By Felix Andrew
MEMBERS of the East African countries (EAC) have been asked to harmonise macro-economic convergence criteria that would enable to have common currency in the region.
Already, EAC has adopted Monetary Union protocol which is an important stage in process of the regional integration.
Speaking to Azania Post in an exclusive interview, seasoned economist at Mzumbe University – Dar e s Salaam Campus, Prof Honest Ngowi, named the said criteria as inflation , unemployment and exchange rate.
Prof Ngowi was asked on whether it is possible for the members of the EAC to have a common currency while they differ in various aspects, the Economist said that it is possible.
Seasoned economist at Mzumbe University – Dar e s Salaam Campus, Prof Honest Ngowi
“There are what we call macro-economic convergence criteria that have to be harmonized, include inflation, unemployment and exchange,” he said.
The East African Monetary Union (EAMU) is an important stage in the process of East African Community (EAC) Regional Integration.
The EAMU Protocol was adopted in accordance with the EAC Treaty and signed on 30th November 2013; it lays groundwork for a monetary union within 10 years and allows the EAC Partner States to progressively converge their currencies into a single currency in the Community.
In the run-up to achieve a single currency, the EAC Partner States aim to harmonise monetary and fiscal policies; harmonise financial, payment and settlement systems; harmonise financial accounting and reporting practices; harmonise policies and standards on statistical information; and, establish an East African Central Bank.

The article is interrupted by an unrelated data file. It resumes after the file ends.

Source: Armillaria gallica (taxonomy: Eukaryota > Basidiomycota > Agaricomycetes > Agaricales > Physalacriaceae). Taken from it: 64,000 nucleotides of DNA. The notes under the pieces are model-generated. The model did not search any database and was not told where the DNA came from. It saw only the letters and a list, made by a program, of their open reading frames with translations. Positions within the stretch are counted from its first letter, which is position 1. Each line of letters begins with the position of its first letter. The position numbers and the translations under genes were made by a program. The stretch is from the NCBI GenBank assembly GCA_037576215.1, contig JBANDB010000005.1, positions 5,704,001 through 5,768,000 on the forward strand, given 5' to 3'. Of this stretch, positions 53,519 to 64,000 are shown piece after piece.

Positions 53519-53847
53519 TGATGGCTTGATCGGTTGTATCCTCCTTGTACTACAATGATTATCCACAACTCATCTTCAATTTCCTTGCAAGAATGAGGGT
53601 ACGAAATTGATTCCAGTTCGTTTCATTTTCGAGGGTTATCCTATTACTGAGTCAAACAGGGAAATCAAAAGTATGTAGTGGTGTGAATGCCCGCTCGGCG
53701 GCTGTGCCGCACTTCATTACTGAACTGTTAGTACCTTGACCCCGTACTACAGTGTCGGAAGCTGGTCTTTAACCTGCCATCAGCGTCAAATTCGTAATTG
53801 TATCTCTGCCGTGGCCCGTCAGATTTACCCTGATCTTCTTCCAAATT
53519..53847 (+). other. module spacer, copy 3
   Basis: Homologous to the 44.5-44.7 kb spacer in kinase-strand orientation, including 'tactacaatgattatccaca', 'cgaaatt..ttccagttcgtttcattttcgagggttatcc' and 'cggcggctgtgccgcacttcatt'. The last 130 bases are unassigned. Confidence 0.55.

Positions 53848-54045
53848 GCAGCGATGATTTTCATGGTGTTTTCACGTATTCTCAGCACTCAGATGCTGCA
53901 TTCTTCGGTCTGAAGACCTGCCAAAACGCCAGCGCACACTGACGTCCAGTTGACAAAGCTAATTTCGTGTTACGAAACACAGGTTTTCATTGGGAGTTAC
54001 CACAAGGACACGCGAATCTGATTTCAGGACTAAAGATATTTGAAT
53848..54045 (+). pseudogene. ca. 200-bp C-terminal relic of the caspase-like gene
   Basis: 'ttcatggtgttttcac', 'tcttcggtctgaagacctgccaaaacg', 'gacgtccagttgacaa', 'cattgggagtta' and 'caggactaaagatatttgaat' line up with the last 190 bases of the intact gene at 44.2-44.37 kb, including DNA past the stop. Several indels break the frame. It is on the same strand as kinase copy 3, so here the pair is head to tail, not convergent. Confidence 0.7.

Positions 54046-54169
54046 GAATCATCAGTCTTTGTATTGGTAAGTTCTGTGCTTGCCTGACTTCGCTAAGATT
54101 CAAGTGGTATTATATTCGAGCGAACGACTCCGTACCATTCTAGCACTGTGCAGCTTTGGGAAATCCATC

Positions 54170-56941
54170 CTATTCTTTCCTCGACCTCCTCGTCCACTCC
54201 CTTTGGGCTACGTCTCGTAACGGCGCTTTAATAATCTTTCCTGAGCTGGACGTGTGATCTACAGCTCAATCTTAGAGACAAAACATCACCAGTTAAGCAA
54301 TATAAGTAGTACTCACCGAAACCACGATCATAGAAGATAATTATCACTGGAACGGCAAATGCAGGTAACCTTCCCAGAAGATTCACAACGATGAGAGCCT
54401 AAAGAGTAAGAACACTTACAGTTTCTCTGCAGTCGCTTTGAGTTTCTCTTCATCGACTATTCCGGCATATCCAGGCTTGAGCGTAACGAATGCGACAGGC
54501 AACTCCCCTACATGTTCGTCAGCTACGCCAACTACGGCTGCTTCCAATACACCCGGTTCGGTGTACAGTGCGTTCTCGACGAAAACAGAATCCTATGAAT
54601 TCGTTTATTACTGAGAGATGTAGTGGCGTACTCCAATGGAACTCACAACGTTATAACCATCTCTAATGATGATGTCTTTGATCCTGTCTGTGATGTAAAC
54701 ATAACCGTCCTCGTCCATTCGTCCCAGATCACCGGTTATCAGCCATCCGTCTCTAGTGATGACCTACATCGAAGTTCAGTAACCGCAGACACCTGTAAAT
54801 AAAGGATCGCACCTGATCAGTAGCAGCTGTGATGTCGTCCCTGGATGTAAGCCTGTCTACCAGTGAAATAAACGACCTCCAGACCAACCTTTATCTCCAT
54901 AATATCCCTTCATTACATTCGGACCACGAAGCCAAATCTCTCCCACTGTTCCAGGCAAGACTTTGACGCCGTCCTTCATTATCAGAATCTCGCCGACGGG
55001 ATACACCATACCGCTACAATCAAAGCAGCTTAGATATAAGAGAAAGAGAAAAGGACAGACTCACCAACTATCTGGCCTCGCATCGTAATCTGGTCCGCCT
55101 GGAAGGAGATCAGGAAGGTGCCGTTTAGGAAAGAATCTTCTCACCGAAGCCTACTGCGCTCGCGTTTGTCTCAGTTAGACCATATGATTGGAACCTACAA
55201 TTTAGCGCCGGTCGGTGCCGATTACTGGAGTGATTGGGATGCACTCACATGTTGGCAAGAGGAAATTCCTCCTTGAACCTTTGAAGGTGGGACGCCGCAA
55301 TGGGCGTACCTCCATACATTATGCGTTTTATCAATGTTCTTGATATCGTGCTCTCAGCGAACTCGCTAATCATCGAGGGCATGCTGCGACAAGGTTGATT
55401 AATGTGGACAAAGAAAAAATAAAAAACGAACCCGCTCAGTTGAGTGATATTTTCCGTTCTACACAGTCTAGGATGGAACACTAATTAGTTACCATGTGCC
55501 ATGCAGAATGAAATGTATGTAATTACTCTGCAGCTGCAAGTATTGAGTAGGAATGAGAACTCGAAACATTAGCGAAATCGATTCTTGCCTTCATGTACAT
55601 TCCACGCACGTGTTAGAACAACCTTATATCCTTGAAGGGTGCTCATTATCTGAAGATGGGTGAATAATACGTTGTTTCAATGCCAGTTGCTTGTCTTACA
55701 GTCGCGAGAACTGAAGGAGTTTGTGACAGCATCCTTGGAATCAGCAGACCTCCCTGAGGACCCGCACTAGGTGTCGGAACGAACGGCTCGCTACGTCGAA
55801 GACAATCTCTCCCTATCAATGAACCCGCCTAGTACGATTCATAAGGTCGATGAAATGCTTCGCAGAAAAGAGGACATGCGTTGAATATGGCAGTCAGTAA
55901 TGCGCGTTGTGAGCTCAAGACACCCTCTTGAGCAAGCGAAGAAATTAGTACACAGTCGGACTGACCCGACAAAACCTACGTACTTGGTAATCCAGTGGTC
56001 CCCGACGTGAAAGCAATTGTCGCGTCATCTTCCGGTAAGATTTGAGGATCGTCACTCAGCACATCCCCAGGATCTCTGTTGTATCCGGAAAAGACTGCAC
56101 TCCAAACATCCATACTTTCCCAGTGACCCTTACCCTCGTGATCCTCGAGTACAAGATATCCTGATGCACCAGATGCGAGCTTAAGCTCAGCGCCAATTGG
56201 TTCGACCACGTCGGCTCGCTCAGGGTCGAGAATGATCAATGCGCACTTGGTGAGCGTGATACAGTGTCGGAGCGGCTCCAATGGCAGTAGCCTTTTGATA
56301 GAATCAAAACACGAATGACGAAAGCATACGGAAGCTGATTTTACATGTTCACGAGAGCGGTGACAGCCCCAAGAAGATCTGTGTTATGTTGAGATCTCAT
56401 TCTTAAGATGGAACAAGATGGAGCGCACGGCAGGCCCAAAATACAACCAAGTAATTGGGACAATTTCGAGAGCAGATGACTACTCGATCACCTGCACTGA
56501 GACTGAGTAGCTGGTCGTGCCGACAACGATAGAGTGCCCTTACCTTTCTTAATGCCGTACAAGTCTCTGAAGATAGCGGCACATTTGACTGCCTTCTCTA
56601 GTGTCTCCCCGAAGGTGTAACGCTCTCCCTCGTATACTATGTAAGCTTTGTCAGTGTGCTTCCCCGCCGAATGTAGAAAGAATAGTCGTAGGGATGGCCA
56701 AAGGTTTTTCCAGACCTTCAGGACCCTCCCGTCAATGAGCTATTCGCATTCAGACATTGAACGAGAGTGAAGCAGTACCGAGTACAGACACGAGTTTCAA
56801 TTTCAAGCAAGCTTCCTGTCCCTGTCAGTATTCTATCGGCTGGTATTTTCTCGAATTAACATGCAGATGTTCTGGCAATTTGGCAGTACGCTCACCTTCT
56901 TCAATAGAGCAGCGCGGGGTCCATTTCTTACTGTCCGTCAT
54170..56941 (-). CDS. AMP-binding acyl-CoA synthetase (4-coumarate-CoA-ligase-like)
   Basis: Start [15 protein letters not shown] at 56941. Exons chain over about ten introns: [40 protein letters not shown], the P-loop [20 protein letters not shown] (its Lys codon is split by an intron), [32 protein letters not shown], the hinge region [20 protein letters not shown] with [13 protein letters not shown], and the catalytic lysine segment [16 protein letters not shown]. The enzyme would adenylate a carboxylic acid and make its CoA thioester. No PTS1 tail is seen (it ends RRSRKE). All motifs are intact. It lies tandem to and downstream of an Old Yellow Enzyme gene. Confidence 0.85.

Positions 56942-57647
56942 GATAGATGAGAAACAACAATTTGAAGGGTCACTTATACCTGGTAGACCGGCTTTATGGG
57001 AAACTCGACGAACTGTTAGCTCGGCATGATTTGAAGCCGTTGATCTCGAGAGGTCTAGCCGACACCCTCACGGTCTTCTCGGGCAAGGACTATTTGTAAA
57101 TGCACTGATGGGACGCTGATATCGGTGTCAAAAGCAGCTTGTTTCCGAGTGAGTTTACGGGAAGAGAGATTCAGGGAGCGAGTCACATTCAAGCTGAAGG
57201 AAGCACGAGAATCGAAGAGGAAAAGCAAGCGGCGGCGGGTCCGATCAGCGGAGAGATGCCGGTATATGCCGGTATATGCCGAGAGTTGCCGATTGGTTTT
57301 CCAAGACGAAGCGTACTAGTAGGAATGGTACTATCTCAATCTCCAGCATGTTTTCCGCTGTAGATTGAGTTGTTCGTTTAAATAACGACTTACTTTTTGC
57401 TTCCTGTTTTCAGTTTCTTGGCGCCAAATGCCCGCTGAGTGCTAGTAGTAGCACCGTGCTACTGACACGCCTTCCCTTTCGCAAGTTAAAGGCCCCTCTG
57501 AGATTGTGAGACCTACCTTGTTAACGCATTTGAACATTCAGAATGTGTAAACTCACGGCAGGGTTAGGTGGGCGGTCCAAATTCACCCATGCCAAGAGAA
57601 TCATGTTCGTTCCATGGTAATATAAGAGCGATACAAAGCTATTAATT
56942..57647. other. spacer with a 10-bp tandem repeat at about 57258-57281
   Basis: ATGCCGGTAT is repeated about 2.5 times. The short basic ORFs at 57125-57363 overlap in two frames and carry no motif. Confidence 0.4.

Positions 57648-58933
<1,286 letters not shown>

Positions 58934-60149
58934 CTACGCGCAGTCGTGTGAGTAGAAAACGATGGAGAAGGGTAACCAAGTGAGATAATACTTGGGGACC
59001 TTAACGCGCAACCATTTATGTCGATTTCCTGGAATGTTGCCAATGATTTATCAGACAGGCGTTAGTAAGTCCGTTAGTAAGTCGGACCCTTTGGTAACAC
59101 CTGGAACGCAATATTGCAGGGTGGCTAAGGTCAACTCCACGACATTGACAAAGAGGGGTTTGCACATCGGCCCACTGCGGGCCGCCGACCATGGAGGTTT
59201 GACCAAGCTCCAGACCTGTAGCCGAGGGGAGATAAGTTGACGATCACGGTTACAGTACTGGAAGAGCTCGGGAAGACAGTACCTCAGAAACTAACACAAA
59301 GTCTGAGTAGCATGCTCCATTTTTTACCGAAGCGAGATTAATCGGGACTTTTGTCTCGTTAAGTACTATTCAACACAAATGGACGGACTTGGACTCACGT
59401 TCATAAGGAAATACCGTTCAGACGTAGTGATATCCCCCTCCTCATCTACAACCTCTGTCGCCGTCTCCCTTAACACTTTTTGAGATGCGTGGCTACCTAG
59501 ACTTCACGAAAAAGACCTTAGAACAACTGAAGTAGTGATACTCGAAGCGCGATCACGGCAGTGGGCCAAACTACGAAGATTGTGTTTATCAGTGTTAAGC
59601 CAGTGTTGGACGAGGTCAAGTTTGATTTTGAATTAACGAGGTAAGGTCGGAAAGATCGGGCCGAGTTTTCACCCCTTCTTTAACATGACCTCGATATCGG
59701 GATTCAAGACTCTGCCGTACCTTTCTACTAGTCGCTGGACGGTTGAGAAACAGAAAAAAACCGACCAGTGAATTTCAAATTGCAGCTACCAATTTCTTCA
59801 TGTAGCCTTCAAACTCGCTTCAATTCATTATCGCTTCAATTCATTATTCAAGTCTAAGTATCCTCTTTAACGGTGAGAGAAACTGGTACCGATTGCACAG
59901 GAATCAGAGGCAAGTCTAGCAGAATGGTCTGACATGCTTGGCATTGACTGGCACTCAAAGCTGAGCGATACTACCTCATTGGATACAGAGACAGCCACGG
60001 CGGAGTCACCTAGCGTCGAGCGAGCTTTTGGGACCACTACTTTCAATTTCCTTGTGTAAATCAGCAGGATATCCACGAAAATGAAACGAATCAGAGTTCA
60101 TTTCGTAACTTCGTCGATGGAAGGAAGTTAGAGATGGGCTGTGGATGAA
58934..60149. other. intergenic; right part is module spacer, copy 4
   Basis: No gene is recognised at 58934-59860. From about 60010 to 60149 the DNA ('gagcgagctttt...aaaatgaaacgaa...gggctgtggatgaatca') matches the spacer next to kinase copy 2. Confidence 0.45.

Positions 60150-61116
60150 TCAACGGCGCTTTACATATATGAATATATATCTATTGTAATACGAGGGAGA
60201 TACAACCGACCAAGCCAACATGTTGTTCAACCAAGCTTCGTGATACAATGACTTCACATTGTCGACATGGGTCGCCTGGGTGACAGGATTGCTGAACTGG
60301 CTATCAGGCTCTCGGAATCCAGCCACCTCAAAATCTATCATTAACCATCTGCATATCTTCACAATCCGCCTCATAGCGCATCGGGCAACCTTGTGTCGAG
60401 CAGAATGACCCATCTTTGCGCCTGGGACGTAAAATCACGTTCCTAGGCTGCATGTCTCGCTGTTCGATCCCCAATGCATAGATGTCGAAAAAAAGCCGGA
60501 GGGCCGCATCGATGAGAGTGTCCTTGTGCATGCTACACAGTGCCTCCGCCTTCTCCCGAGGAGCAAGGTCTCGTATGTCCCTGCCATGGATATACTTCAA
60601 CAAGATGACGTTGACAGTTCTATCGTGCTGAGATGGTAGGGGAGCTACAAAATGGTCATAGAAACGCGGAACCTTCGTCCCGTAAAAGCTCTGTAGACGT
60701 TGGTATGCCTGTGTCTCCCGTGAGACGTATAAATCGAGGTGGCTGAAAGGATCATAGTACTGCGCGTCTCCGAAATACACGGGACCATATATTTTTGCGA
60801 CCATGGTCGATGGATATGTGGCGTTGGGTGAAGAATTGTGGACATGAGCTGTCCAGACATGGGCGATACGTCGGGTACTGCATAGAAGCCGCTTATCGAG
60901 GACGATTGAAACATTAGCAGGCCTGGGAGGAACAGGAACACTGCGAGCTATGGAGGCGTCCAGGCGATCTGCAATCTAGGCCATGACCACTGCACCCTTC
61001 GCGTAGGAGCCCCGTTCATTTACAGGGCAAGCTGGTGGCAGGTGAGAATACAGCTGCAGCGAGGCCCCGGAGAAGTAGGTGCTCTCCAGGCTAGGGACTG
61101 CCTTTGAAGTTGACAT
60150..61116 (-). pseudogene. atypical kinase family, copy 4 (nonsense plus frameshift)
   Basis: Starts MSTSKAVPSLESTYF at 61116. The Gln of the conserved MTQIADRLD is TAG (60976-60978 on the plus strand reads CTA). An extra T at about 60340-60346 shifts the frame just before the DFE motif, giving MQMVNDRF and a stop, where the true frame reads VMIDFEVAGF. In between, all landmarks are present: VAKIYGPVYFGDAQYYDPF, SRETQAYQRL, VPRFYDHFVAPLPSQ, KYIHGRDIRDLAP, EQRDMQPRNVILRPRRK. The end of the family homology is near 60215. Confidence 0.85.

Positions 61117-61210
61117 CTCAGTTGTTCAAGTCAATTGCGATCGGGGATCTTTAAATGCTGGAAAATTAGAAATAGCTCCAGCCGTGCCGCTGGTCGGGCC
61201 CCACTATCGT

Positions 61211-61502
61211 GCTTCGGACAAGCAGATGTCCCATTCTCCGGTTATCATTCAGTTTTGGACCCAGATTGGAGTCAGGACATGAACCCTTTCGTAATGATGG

However, there are some critics and suggestions from various organizations on best ways to allow the EAC enter into EAMU.
The International Monetary Fund fears that the integration of East African economies may have been built on quicksand and has called for a pause to lay a stronger foundation for its stability.
IMF managing director Christine Lagarde was quoted as saying fissures in the bloc over Economic Partnership Agreement, the single tourist visa, non-tariff barriers on movement of people, goods and capital were signs that the building blocks were not firmly in place.
“Coming from the European Union and a country that is part of the Eurozone, I would certainly stress that making haste slowly is probably the best way to go and consolidate one step at a time, to make sure that the steps you have taken are actually solid, sustainable and will take you to the next level,” Lagarde said while on a visit in Uganda recently.
She said the East African Community should focus on consolidating integration gains achieved in infrastructure, the Common Market and the Customs Union integration while going slow on the monetary union and federation projects in the wake of Britain’s exit from the EU.